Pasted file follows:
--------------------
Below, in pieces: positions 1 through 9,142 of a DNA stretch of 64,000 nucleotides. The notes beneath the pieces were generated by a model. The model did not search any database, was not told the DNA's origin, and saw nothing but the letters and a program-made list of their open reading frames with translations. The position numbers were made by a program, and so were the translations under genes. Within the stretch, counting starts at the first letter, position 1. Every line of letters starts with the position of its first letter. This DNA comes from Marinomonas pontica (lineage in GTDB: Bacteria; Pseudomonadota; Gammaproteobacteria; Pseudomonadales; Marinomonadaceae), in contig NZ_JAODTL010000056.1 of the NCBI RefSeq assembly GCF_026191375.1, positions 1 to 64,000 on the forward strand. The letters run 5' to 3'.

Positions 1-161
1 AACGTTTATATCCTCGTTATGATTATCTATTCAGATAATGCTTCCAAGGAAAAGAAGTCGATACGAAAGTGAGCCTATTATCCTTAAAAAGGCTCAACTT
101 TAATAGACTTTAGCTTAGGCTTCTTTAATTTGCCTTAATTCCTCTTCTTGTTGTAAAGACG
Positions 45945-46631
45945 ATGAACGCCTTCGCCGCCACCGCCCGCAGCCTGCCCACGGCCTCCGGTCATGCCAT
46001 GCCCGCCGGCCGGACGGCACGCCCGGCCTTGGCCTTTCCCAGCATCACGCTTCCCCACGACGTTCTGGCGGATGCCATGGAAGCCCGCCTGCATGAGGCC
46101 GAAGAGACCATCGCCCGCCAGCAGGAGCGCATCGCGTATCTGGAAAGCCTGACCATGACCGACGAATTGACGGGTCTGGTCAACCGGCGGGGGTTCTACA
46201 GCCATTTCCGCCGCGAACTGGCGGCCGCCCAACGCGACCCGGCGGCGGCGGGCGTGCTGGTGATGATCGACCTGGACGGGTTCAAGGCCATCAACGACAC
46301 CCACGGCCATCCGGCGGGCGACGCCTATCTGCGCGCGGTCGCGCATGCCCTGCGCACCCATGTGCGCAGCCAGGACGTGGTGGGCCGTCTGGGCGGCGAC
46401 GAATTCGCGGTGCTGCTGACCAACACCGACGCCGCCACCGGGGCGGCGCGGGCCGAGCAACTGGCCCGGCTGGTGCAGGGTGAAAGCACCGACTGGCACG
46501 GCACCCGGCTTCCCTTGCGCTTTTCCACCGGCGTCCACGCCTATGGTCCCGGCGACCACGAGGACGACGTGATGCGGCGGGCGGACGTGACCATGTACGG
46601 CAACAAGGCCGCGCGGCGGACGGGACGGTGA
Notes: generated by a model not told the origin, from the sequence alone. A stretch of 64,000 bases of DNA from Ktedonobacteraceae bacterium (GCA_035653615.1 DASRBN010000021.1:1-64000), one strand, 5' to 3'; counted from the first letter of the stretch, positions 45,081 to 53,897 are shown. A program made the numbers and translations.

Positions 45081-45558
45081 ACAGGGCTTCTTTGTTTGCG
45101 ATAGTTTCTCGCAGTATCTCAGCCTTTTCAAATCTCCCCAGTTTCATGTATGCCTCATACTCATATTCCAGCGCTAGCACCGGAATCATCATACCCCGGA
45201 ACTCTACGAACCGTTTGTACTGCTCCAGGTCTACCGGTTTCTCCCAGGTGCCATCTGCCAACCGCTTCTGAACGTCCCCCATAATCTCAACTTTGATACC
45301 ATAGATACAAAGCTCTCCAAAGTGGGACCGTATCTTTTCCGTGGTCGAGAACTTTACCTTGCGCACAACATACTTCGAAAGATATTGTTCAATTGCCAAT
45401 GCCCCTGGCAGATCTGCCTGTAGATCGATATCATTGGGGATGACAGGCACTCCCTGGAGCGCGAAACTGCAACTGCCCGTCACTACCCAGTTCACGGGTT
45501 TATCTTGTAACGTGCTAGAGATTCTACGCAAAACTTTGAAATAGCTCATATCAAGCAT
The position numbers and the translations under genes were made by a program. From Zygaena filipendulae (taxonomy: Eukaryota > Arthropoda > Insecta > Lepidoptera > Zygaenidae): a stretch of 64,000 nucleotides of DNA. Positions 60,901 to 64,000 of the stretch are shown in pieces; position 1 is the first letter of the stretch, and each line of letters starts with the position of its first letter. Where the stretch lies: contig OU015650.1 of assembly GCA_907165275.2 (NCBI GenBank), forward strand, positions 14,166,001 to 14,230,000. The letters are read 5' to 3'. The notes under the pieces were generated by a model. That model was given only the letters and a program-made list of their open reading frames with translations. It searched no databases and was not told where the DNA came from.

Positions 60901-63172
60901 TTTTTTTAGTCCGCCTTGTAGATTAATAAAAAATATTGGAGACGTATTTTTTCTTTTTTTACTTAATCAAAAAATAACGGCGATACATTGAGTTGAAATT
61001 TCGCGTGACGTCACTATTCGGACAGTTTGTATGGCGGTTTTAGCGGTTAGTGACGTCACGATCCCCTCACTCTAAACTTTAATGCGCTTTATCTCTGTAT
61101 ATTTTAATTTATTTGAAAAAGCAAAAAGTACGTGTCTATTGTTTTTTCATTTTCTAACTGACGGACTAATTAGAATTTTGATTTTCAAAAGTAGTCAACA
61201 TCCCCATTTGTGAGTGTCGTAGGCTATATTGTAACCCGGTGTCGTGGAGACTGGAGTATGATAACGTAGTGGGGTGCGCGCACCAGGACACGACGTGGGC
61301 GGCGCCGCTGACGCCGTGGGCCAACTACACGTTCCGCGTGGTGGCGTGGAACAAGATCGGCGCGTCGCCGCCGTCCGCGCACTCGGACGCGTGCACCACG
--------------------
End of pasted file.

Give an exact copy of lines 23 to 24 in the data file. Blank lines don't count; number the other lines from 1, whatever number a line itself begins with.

Positions 60901-63172
60901 TTTTTTTAGTCCGCCTTGTAGATTAATAAAAAATATTGGAGACGTATTTTTTCTTTTTTTACTTAATCAAAAAATAACGGCGATACATTGAGTTGAAATT